TDR: The Drama Review 45.1 (2001) 77-83
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Looking at Records 1 - [PDF]
Intellectual property expert Paul Goldstein predicts that, in the very near future, recorded music and other entertainment commodities will be distributed by means of a system he calls the "Celestial Jukebox," which he describes as "a technology-packed satellite orbiting thousands of miles above Earth, awaiting a subscriber's order--like a nickel in the old jukebox, and the punch of a button--to connect him to any number of selections from a vast storehouse via a home or office receiver [...]" (1994:199). Goldstein concedes that the notion of a satellite is metaphoric but insists that some such delivery system, whether celestial or terrestrial, is the wave of the future.
The development of a new system of cultural distribution along the lines of the Celestial Jukebox is well underway; witness the popularity of downloaded MP3 files as musical commodities. This development will radically change our relationship to recorded music. Above all, it entails the dematerialization of the musical object, a change so fundamental as to constitute a paradigm shift. Throughout the history of recorded music, the consumption of music has been accomplished through the consumption of recordings as material objects. Arguably, the first such material object--though not strictly speaking a recording--was the mass-produced printed score, which became a consumer commodity in the 19th century with the increased popularity of domestic music production and the piano as a home appliance. Subsequent material objects associated with the consumption of music include the piano roll, the Edison cylinder, the 78 rpm disc, the LP, the 45 rpm single, the 12-inch single, the cassette, and, ultimately, the compact disc. For well over a century, the consumption of recorded music has meant the purchase and ownership of objects of this kind, the material supports for the music itself.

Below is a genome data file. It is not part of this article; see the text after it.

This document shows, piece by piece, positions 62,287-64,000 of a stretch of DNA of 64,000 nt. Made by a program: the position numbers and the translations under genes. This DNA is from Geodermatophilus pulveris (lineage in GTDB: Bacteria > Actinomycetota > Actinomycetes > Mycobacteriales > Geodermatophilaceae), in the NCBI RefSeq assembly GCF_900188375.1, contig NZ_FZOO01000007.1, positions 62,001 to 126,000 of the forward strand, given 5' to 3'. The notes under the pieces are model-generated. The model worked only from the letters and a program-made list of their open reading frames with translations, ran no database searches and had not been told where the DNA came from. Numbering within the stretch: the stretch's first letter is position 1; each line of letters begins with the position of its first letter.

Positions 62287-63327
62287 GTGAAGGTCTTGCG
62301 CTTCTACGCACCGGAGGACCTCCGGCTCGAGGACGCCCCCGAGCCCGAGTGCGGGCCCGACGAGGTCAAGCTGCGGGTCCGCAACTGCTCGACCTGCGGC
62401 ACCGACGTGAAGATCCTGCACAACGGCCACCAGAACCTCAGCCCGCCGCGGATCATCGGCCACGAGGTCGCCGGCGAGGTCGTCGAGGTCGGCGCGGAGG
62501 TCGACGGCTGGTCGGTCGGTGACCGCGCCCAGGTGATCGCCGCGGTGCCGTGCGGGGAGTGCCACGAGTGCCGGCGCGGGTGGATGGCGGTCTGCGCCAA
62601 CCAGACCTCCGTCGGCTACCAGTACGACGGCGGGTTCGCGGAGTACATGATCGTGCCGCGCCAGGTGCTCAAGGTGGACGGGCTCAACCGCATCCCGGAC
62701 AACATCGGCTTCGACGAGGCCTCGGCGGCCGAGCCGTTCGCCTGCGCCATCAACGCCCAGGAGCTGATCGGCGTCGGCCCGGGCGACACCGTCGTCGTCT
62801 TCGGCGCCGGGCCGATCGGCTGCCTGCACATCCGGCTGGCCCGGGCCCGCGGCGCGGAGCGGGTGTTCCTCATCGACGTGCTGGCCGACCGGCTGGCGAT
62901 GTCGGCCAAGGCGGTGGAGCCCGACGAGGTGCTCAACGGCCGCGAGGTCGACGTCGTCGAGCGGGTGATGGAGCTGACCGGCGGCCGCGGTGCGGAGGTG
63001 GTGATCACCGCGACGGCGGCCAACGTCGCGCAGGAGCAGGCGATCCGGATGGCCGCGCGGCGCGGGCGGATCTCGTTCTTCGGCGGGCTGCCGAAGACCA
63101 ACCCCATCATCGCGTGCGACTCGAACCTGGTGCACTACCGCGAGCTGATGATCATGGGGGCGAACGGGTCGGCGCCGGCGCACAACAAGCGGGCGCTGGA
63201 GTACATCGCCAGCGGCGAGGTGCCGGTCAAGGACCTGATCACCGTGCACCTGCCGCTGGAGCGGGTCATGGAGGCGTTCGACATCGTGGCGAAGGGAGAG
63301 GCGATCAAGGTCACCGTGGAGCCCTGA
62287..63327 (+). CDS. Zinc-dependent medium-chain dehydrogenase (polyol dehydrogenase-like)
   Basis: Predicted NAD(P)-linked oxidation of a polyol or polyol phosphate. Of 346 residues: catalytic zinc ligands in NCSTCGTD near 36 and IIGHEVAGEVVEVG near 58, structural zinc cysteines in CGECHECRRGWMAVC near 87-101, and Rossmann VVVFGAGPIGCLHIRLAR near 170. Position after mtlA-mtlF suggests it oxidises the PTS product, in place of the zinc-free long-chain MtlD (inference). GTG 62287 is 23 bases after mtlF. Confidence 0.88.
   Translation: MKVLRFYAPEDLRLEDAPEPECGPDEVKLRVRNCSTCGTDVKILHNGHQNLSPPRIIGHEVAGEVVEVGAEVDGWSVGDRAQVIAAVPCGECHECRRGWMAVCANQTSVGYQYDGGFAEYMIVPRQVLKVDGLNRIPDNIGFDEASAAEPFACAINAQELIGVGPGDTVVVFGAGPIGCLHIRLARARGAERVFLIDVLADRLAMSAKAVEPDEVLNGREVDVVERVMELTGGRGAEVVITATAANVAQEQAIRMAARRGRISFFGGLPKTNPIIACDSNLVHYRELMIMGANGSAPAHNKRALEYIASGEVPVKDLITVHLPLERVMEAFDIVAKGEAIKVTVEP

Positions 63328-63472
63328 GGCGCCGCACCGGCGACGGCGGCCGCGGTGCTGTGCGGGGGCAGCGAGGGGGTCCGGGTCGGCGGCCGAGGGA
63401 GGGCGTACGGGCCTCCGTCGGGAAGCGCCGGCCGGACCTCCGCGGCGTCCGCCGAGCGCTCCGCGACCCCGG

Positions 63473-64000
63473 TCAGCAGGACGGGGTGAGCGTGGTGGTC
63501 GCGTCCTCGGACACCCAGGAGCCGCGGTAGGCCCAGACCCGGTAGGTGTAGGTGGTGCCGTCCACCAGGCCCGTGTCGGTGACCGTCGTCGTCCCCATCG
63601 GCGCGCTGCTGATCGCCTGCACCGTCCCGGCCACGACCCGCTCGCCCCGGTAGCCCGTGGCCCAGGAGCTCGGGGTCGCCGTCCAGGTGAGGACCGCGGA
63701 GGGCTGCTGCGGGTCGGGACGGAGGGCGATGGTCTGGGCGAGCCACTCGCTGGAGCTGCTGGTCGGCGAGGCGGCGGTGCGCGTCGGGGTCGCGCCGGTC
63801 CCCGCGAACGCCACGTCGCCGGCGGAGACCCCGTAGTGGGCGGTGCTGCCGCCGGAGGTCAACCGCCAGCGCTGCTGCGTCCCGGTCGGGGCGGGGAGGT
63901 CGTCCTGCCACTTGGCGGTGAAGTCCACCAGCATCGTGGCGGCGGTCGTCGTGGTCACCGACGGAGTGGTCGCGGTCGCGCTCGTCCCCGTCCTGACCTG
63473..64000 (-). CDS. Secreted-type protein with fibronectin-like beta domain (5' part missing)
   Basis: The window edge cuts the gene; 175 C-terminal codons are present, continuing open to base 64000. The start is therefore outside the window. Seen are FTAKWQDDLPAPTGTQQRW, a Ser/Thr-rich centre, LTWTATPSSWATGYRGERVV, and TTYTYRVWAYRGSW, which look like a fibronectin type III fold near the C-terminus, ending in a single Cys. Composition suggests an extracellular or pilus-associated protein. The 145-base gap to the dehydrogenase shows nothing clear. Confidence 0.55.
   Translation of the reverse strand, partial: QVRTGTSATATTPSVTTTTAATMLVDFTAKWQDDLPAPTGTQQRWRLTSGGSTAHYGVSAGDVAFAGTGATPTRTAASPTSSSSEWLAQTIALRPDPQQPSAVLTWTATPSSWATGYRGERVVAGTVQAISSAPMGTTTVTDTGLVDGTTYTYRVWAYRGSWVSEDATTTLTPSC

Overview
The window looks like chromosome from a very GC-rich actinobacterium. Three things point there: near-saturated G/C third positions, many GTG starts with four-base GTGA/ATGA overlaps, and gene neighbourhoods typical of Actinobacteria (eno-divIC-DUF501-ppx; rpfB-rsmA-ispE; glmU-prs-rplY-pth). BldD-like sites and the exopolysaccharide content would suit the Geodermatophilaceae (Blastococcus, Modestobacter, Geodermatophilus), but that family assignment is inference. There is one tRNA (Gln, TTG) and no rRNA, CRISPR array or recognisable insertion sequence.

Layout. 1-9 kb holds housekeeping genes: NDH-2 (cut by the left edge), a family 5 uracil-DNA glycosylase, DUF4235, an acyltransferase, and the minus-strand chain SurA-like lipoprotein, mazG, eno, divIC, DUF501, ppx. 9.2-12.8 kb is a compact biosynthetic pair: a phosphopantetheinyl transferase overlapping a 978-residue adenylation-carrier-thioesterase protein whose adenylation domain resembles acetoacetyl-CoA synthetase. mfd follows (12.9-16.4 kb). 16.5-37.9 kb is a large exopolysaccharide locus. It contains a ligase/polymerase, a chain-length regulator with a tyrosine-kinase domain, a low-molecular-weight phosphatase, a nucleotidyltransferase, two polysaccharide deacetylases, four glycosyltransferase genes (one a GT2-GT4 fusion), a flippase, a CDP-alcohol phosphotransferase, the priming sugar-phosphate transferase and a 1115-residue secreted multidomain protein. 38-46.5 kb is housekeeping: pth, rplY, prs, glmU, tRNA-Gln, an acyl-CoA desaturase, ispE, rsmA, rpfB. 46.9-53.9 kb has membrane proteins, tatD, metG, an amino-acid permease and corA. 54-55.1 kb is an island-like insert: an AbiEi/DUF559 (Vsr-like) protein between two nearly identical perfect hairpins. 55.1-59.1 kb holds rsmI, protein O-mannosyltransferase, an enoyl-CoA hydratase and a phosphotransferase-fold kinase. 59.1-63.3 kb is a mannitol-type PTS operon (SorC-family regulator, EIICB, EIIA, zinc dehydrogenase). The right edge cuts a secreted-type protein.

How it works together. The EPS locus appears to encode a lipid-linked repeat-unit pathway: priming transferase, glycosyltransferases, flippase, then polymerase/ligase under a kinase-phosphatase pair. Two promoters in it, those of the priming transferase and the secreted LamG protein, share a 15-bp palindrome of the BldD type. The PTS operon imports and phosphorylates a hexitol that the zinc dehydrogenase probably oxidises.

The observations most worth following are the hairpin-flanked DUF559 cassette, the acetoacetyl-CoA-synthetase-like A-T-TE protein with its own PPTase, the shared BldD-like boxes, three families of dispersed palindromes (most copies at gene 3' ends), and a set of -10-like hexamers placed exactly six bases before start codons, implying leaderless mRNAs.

In the 20th century, the consumption of recorded music was often achieved through media that do not require ownership of a musical object, such as the traditional jukebox and radio. It is the case, however, that the primary function of these media is to create a market for musical recordings and, thus, to promote sales. The transaction that is initiated when a listener hears a recording on the radio is not complete until that listener has acquired a copy of the recording. 2
Already, we are able to download music from the Internet onto a material support of our own choosing (e.g., hard drives, recordable CDs and DVDs or other large-capacity discs). When the Celestial Jukebox is fully developed, whether on the Internet or as a cable or satellite service, we will not need to record music at all, since the jukebox will feature a limitless library from which we can retrieve whatever we want whenever we want it, for immediate use. [End Page 77] Such a system of distribution will bring about a major change in consumer culture and cultural consumption. Recorded music will be consumed as a commodity in itself, apart from a specific material support. We will no longer need to buy and own a particular material object to have access to particular music.
Historically, one consequence of the reification of music in recordings is the century-old separation of the aural experience of music from its visual experience. Dave Laing indicates that the critical impact of the gramophone when it became widely available in the 1890s was "a vital shift in the experience of listening to music: the replacement of an audio-visual event with a primarily audio one, sound without vision" (1991:7-8). The advent of recording technology brought about a crucial change in the sensory economy of music consumption that made hearing the dominant sensory mode in that subsector of cultural production.
In this respect, the music industry is perhaps different from other subsectors of commodity capitalist economies. French Situationist theorist Guy Debord, who "grafted [...] antiocular discourse onto the Western Marxist totalizing critique of reification and fetishism" (Jay 1993:426), argues that sight is the central sensory trope of capitalist economies. In his...